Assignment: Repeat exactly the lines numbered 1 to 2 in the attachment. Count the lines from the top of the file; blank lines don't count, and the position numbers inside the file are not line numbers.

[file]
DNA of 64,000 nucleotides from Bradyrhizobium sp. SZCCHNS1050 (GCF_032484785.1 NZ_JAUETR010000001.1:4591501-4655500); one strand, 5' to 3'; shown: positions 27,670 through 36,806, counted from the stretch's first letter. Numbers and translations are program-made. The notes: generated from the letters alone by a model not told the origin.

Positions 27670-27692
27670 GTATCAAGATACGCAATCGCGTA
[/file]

DNA of 64,000 nucleotides from Bradyrhizobium sp. SZCCHNS1050 (GCF_032484785.1 NZ_JAUETR010000001.1:4591501-4655500); one strand, 5' to 3'; shown: positions 27,670 through 36,806, counted from the stretch's first letter. Numbers and translations are program-made. The notes: generated from the letters alone by a model not told the origin.

Positions 27670-27692